This novel was the basis for Alfred Hitchcock's classic film of the same name.
©1915 William Blackwood and Sons; (P)1991, 2007 BBC Audiobooks Ltd
An academic who listens to novels on runs and commutes to campus.
This narrative moves quickly, but it never seems that the events of the narrative are being pushed to further the action. Though the actions of three weeks are compressed into just four hours of story-telling, the story never feels rushed. While Richard Hannay is thrust into political intrigue, his history as a military officer and mining engineer allows him to engage with German operatives without being out of his element. Though perhaps the narrative allows him to escape too easily from capture or figure out connections a little too readily, this story is quite enjoyable and worth the time.
I'd recommend this book to a friend who likes an exciting plot and an excellent narrator.
I don't read many thrillers but I heard about this old one on a recent trip to Scotland.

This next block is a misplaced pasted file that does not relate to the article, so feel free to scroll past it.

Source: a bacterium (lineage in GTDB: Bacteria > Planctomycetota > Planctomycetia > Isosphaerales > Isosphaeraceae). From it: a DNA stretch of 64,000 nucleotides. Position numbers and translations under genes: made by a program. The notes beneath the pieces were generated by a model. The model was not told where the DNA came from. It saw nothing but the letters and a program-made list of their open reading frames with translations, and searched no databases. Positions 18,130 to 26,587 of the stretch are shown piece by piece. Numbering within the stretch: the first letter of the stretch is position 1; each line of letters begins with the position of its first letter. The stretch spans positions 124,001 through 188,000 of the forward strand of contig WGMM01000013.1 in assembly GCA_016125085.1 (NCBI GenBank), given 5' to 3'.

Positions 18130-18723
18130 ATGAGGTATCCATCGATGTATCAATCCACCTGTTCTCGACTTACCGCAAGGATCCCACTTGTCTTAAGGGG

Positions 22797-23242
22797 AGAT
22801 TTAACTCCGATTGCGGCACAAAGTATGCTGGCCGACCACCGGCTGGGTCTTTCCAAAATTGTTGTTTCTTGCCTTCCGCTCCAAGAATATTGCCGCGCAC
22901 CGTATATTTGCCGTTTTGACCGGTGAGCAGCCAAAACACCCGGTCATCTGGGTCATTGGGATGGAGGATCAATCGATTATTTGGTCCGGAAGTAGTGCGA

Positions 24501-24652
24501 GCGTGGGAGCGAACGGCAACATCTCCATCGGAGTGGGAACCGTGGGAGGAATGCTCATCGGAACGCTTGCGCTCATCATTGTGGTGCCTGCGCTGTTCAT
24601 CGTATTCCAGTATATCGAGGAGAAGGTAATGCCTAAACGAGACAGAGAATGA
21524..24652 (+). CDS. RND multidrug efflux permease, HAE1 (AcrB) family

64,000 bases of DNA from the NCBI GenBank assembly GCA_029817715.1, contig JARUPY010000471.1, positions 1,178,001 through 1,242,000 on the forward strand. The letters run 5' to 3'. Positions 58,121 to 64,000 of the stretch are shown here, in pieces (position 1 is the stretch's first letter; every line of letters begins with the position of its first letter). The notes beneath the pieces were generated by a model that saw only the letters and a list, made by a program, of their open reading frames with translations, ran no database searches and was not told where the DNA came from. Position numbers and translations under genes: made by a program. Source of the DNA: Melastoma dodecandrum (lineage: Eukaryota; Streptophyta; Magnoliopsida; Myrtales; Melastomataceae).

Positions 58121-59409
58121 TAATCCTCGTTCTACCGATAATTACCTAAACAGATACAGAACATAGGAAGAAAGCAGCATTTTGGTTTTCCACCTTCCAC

No, never heard him before. Will look for him in the future.
Yes! I found myself wanting to get back to my listening.
Home school family with six children ages 7-21. We love listening to audible books together. We like Twaddle-free books.
I listened to this book with 2 of my teens. We all enjoyed it. You have to listen close to follow all of the twists and turns. John Buchan originated the Spy thriller genre. This is the first story that he did. Richard Hannay is the main character. He is strong and clever, and is loyal to his country. The story takes place just prior to WW I.
Richard Hannay is the main character. A man dropped into the middle of an adventure that he doesn't understand in the beginning. As he learns more the chase gets hotter and hotter as he is chased by both the police and the evil Blackstone.
A great accent and kept the story moving along. Easy to understand.
It is nice to have stories that are interesting for parents and kids. This story didn't have anything that I would be embarrassed to have the children hear.
This is a classic adventure story of its day, very well read by Robert Powell. It is dated, but quite enjoyable still if you regard it as a period piece. I was expecting it to be very similar to the original Alfred Hitchcock movie made in England in 1935, but the movie only bears a superficial resemblance to the book. Even the significance of the '39 Steps' title is completely different between the book and movie. A good 'read' nevertheless.
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